Kathryn Stripling Byer Class of 1966
Kathryn Stripling Byer

Kathryn Stripling Byer Class of 1966

Former North Carolina Poet Laureate Kathryn Stripling Byer ’66 offers powerful advice to aspiring writers. “Begin where you are,” she said. “I would give that advice to writers entering the fifth grade just as I would to adult writers. Set up a dialogue –– a connection –– with your readers. I want writers to bring their own experiences into the art of poetry. Then, it’s fresh. From traditional forms of poetry to rap lyrics, it must be fresh and authentic.”   

Kay, along with current North Carolina Poet Laureate Cathy Smith Bowers, returned to her alma mater this fall to advise dozens of students during a weeklong celebration of Southern Poetry. Special events included lectures, writing workshops, public poetry recitations, and individual visits with students. The visit also marked the beginning of Wesleyan’s newly established Campbell-Stripling Distinguished Writer-in-Residence Program, an initiative Kay began several years ago.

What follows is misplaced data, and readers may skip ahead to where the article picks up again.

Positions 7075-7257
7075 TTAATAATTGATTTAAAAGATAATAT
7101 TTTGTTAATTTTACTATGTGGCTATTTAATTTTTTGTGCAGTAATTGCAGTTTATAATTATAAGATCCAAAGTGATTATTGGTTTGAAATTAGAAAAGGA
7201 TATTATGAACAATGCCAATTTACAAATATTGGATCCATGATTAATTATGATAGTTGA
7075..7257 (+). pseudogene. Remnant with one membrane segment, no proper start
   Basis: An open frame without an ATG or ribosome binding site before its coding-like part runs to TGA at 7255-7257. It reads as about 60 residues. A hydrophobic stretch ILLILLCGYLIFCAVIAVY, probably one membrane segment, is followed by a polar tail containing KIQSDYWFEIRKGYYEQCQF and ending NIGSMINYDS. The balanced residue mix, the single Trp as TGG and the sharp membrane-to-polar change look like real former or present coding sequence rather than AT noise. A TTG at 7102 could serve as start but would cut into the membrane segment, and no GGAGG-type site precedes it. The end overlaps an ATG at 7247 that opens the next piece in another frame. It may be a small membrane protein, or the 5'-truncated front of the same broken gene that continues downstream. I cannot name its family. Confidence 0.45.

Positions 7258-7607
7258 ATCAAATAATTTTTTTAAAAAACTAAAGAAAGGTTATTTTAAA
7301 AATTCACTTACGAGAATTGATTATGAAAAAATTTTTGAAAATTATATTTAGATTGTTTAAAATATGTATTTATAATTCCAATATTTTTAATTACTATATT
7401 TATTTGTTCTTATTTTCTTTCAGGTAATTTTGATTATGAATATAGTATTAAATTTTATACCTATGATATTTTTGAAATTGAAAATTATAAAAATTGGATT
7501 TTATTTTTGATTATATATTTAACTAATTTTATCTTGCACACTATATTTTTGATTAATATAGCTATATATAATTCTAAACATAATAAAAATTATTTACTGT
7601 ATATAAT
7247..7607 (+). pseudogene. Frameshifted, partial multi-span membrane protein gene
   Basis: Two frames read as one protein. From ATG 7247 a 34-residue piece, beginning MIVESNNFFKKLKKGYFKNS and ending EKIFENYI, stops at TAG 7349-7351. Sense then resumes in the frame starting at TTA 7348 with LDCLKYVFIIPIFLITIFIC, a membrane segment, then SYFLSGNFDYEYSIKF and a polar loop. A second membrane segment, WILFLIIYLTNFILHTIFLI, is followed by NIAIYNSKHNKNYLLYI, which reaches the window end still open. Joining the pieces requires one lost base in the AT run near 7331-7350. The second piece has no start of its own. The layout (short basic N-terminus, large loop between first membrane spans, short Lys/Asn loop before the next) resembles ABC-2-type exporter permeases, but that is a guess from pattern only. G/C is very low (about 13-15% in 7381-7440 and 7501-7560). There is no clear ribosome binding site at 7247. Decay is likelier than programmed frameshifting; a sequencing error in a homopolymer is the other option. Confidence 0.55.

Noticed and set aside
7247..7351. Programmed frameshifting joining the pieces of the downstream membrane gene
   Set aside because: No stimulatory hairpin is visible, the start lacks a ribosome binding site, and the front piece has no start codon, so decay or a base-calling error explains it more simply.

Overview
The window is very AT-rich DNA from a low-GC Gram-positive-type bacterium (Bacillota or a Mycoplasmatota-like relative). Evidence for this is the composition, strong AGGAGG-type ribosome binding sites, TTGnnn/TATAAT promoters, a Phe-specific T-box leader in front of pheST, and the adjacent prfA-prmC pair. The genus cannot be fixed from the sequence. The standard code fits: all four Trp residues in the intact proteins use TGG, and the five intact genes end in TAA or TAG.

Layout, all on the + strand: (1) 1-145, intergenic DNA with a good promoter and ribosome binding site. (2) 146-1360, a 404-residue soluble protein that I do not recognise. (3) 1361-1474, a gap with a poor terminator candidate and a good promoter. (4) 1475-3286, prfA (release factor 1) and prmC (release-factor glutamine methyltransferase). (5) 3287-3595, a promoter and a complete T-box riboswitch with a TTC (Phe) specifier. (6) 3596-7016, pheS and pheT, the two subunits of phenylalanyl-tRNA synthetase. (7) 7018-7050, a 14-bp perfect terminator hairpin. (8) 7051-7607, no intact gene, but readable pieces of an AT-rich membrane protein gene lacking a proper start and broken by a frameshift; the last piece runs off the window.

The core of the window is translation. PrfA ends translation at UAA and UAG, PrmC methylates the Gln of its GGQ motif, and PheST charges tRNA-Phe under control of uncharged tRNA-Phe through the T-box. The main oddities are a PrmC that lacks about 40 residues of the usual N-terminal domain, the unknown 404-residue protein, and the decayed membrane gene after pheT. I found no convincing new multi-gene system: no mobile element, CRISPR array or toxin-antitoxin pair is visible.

“After my father died, I sat down with my mother and brother and we discussed the possibility of directing some money toward a meaningful project to honor my father’s family. As it turns out, the program will honor both my father’s and my mother’s families,” said Kay. “I thought for a number of years that Wesleyan needed a writer-in-residence program, something that could attract really exceptional writers from around the country. I knew that if students could interact with a living, breathing woman writer –– someone who could give advice and inspiration –– it would be something special for everyone involved.” “It has taken about three years to plan, fund, and establish our writer-in-residence program,” she continued, “because I wanted Wesleyan to be able to offer an honorarium that would attract high caliber writers and a wide variety of writers –– poets, fiction writers, and especially writers of all ethnicities to ensure a diversity of voices. Aside from the stipend, Wesleyan’s beautiful setting also is a draw. The campus is a wonderful place to work, reflect, and gain inspiration. During a weeklong residency, writers will have time to work on their own writing and interact with students.”